SotF: A Flash of Green

  • VI

    Falrielle was far ahead the van, too slow they were, too slow and too noisy. Cadroc has hours ahead of them – wounded for sure but hours ahead nonetheless.


                The elf raised her head and sniffed. A whiff of snapped wood and crushed leaves; her nose led her to a beaten path. She picked up a broken branch, licked the end and spat – still fresh but man or beast?


                Falrielle knelt down to the undergrowth and brushed her fingers on the dirt, finding indents too large to be deer or wolf’s. If neither a deer nor a wolf’s, a bear perhaps? No, she told herself. If it were from a bear, she would’ve smelt the musk. Definitely was from a man but it could’ve been from any man.


                She rose and looked around. Branches, bushes, and shrubs clog the trails and the canopies choke out the sky; as expected from an untamed forest and one that no sane man has no business to wander into.


                Falrielle reached for her belt and winced, her hands brushed against the splints again. She spat a curse as she secured the brass horn she was given. One blast for help, two to signal success. She needed to remember that.


                The clouds growled again and rain fell from the sky.


                The elf sighed and pulled back her hood, eyes closed as cold drops trickled on her face. Cold but comforting. Back in the true North, it was not rain that fell but snow and at this far south such as stinging sensation reminded her of home.


                The rain was a mixed blessing. On one hand, it made the forest smell of everything: her nose had to work extra hard to sort out the new aromas assaulting her. On the other, the moisture made everything smell sharper and her nose caught on a familiar scent and she followed.


                The trail had gone more erratic, as if her prey began stumbling around. Double backs and disturbed bushes, definitely not bothering with hiding his movements anymore. He was getting tired, desperate and if he didn’t want to collapse in a forest of wolves or worse, her, he’d find someplace to rest.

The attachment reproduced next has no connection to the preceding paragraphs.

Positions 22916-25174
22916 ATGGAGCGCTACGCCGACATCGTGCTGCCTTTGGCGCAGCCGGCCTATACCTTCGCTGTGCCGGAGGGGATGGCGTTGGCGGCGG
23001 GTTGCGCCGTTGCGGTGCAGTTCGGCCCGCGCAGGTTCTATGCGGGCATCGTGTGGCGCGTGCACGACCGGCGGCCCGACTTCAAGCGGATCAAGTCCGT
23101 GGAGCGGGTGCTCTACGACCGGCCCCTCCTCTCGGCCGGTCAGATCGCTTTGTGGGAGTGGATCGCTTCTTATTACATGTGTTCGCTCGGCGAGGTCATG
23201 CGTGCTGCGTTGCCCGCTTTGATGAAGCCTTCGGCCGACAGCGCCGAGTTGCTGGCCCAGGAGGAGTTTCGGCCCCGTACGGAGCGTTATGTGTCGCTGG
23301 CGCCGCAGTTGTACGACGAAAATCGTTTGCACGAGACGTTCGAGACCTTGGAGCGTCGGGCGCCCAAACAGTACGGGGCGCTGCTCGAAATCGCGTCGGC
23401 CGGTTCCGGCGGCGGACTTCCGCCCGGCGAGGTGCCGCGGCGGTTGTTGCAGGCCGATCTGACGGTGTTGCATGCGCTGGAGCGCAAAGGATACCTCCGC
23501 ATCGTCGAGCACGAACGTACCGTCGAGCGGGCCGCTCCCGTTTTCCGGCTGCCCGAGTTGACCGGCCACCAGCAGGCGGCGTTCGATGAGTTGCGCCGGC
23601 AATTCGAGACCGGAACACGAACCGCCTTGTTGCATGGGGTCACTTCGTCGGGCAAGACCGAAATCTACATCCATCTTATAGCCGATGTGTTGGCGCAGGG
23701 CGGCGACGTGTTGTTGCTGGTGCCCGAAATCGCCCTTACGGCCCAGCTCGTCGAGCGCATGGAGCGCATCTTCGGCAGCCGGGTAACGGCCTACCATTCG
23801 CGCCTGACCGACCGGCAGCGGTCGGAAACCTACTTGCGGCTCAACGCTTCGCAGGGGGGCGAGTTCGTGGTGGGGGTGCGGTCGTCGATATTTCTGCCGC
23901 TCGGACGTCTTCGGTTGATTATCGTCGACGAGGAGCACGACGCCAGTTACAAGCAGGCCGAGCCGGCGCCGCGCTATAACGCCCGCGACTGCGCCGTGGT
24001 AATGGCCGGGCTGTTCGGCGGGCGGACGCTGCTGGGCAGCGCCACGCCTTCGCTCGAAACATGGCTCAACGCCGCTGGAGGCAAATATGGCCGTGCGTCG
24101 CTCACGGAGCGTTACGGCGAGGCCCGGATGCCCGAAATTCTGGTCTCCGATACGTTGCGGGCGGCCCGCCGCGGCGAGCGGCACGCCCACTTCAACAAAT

Now where will he take shelter, Falrielle wondered. There were no caves in the area but there was a glade not too far-


                Falrielle tripped and found herself with a mouthful of mud. She bit hard to stifle a shout: surge of pain emanating from her swollen thigh. The elf braced herself and tightened the bindings, foam dribbling from her gritted teeth as yet another shot of pain fired. Slowly and carefully, she dragged herself against a tree.


                Hands trembling and vision cloudy, she ripped out her purse and clawed out the last capsule. Gasping, she crushed it and inhaled the fumes. Her lungs gasped as everything: the sound of rain drops to what little moonlight piercing the canopies hit her hard but it hit her awake.


                And that was it, the last of her salts.


                ‘One last row,’ she said, flinging the spent capsule into the darkness. ‘One last row and you’re home.’


                Falrielle pulled out a scrap of salted beef. Not the usual hard-as-wood that refuse to rot but the soft juicy kind from the South. No bigger than her thumb, Falrielle had been saving it to mark the success of the mission but alas…


                Dry and chewy, the beef was flavourful with hints of sesame and spices she wasn’t quite sure of the name but she knew by taste. Every bite was a moment of bliss, salty for sure but it was a different kind of salty. The elf thoroughly thanked Mara for small blessings and she kept chewing even after the beef was little more than a wet paste – she just didn’t want it to end.


                One last row.


                She swallowed and stood up, only to immediately collapse. The elf cursed as she smacked her sides, reminding her body that it needed to stand now or it will never stand again. She pulled herself up, pushing her back against the tree for support. Her legs almost gave out but it didn’t, the elf was standing on her own feet again.